NWS Alerts, Maps, and Webhooks

Sometimes you get an interesting idea after watching hours upon hours of tornado coverage, an itch to get your very own feed of watch and warning information from the National Weather Service and their awesome API.

From there, you’re like: “Self, it would be even more awesome if there was like a map or something showing where the watch/warning was actually at!”

This is where I realized that I might’ve made a mistake because I was about to learn a lot about maps and even more painfully: projections.

The Idea

So, the very basic idea was to scrape the NWS API every 10 seconds or so, only grab the extreme and severe events because I don’t want to be that guy, and then plug them into a NoSQL database. From there I can compare the next pull with what’s already in the database and use that to signify what has changed.

It’s a good start, and probably the easiest thing to do so far. A quick Docker Compose file running MongoDB and we’re already in a good place.

Grabbed the requests module for Python, set up everything to run via a combination of the schedule and threading libraries. Pretty straight-forward, and gets the job done.

Could Be Better…

Okay, yes, I’ve got the data, but I need more.

I could just spam a Discord channel via webhook embeds with the text of the warning, but that doesn’t seem like the best of ideas. It’s not aesthetic and reading is just so boring all on its own. However, all I need to do is take the polygon information from the events, overlay it on a map, use something like MapBox to give me the map information on the bottom layers, and I’m done.

A map of a previous Severe Thunderstorm Watch

So, my first attempt at making my own maps used plotly and geopandas. The maps looked good, but the biggest issue was keeping the polygon inside of the map bounding box. If the warning area was tall and skinny, then the polygon wouldn’t be completely displayed on the screen. This was a pretty major issue, and I spent a lot of time trying to get it to do what I wanted.

It refused.

Secondly, there’s another issue I haven’t mentioned: warnings are polygons contained in the weather alert. A series of lat/longs that are easy to grab, easy to plot, and easy to display.

Watches are an entirely different thing. You get a list of county codes. It’s your job to find out how to display those bastards on a map. Thankfully, the NWS does have that information which the script grabs.

Using Matplotlib

Plotly wasn’t working, so it was time to remove it and replace it with pyplot from matplotlib along with contextily (for the maps), geopandas (for working with polygons), cartopy (projections and more polygon stuff).

After a ton of reading, coding, more reading, frustration, and coding I finally got the maps working. All of the polygons (counties and warnings) were now inside of the generated image, and the images were fairly small all things considered.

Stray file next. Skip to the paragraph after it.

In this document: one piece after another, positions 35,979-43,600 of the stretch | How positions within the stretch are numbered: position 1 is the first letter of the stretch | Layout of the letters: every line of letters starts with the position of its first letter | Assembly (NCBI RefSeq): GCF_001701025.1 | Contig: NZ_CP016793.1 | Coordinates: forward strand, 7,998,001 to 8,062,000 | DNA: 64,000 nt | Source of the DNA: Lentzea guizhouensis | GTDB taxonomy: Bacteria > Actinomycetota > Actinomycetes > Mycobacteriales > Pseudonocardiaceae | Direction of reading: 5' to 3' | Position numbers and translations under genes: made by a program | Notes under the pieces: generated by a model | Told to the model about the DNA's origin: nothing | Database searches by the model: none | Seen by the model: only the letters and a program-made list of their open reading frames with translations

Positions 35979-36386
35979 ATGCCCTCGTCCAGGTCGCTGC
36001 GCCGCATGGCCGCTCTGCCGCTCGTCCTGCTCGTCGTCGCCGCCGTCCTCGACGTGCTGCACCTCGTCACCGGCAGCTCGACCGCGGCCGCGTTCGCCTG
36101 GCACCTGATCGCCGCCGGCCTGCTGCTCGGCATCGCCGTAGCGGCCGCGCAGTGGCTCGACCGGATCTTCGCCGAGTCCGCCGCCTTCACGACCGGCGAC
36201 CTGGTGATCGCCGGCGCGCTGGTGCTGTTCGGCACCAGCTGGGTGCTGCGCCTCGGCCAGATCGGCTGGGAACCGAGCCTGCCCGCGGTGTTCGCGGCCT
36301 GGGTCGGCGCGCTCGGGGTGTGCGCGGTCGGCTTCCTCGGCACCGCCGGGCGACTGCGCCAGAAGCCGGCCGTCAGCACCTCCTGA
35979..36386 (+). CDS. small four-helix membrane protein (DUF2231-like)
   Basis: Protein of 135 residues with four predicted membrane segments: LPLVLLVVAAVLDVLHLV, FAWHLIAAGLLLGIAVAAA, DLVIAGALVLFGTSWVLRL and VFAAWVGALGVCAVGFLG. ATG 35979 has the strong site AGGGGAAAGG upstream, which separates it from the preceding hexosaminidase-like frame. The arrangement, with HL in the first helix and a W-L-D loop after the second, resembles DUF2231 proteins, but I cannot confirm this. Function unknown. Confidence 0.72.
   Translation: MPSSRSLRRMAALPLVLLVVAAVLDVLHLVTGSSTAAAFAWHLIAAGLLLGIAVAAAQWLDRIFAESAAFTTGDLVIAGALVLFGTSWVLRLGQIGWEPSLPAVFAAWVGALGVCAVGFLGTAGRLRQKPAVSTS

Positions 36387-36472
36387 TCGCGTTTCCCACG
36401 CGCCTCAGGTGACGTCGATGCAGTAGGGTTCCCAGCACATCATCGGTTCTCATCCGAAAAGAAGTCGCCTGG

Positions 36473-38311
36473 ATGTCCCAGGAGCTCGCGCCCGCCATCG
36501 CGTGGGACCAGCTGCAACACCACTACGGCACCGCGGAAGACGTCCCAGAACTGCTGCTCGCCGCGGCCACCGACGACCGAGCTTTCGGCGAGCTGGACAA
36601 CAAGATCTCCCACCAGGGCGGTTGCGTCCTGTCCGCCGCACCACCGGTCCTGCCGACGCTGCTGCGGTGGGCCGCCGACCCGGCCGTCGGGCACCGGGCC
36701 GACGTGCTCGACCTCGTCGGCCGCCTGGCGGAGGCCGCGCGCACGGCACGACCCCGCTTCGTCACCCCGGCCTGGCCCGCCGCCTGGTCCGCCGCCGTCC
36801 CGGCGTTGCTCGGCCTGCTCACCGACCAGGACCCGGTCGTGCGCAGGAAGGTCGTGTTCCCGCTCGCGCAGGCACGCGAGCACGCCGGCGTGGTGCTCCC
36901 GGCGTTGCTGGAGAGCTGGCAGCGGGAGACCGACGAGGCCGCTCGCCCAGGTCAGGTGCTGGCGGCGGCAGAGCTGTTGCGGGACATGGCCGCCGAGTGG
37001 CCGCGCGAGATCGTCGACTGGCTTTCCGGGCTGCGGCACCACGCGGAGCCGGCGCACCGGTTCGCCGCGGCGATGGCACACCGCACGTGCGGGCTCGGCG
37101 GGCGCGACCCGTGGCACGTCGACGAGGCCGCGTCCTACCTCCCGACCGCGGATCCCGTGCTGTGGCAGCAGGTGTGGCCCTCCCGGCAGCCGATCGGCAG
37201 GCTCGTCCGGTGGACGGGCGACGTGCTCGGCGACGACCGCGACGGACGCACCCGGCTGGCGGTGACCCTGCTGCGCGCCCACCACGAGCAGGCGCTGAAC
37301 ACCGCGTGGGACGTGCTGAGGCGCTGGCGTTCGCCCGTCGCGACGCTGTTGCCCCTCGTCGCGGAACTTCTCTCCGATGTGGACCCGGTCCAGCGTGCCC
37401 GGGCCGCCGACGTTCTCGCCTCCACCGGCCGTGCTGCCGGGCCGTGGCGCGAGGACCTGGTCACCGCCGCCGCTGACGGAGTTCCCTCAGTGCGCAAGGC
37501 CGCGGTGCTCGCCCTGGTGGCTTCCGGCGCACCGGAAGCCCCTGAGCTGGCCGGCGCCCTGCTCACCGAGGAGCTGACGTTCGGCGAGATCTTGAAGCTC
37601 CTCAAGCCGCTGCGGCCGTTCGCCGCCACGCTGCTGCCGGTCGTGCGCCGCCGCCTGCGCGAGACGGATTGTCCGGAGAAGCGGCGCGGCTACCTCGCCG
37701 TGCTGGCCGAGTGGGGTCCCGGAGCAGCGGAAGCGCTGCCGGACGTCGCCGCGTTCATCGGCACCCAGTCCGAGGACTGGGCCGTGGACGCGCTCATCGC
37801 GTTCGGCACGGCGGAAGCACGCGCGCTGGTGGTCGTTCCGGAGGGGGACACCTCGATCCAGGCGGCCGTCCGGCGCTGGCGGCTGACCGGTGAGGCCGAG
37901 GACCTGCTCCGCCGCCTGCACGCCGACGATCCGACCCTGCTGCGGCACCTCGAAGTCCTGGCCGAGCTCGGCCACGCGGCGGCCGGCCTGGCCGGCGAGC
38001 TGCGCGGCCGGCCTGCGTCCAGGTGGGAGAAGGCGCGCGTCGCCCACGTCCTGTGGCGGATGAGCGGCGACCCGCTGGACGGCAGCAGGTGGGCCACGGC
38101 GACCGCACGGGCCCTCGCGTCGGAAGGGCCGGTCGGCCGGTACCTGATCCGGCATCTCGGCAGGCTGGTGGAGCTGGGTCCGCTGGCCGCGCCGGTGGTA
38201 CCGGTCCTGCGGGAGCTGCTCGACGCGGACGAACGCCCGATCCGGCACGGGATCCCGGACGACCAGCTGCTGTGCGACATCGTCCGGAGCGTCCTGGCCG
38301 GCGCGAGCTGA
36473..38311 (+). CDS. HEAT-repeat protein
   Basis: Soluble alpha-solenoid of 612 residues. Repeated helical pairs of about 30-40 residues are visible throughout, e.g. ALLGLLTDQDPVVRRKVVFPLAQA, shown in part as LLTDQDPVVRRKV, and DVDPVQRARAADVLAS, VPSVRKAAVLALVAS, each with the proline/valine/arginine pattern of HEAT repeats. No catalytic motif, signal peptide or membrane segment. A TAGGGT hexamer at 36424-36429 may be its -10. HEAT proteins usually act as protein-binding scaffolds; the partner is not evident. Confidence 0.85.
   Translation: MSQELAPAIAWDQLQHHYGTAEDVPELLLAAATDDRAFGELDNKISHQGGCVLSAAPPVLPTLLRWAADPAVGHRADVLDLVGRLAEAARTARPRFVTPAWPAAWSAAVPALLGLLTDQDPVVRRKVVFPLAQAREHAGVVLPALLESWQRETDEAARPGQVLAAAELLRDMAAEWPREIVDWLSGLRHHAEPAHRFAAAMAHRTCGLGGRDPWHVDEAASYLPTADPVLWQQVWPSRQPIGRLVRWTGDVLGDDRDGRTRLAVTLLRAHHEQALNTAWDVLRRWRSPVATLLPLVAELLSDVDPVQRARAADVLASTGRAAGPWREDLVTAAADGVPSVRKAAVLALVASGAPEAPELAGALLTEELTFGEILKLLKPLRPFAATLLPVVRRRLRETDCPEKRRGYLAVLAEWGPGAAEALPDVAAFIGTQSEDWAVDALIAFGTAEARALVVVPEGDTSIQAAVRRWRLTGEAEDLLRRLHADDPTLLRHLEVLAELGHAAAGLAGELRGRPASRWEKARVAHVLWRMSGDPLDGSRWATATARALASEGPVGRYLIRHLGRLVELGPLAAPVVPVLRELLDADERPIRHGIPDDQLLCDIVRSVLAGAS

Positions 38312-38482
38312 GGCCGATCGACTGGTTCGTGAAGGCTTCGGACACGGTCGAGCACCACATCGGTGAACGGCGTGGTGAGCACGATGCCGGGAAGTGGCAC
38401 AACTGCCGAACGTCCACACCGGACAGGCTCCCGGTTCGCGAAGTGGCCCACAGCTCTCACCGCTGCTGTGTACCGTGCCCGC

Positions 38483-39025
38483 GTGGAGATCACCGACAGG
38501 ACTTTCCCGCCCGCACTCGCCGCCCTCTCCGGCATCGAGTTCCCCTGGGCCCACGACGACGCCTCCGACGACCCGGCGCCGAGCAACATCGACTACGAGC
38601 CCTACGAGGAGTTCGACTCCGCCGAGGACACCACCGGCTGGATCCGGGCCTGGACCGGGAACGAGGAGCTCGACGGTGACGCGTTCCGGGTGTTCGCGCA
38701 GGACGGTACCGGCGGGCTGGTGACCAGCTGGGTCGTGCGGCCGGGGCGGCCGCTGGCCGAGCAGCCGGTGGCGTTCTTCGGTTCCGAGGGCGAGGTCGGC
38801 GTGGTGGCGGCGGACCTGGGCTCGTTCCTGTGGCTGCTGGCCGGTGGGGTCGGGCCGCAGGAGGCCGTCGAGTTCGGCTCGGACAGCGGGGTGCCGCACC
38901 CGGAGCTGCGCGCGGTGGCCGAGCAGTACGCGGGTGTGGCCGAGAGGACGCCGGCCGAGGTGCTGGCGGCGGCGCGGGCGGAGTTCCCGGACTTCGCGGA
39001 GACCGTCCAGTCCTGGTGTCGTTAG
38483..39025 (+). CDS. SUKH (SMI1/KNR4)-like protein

Discord Webhooks

Alright, I now have all of the event information. I have a cool map of the alert. Now I need to put it all together via webhook embeds to spam that Discord channel.

Time to bring in a bit of jinja2 to template out the webhook payload. This is also pretty easy to do as there is tons of documentation on how that should look. However, just a small thing that I didn’t know: there are limitations. Fields in a Discord embed cannot have more than 1,024 characters which means I had to trim down the alert information box or the webhook would fail.

After some futzing around with that, I only really needed one more thing: to serve the images.

All of the IMAGES

There are a ton of these things, and since this is going into a webhook, they need to be accessible over the internet publically. Not too difficult, but does take a smidge of planning. You could go with just serving them using your IP address and poking a hole in your router and it would probably work.

Fortunately, I do have DNS setup to point to my static IP address at the house, and nginx sitting between the greater internet and the stuff I serve which meant it was only one configuration file away from pointing to my files.

I’m using webfs currently to serve the files which is pretty simple, and wrote a small shell script to serve those images out. You could also use Python or basically anything to serve them depending on the amount of traffic you’re expecting.


It was an interesting project, and I’m surprised it works as well as it does. I think I’m gonna just let this one run for a bit before trying to do more stuff with it. The source code is available in GitHub, so have fun if you want to take a gander!

This post is licensed under CC BY 4.0 by the author.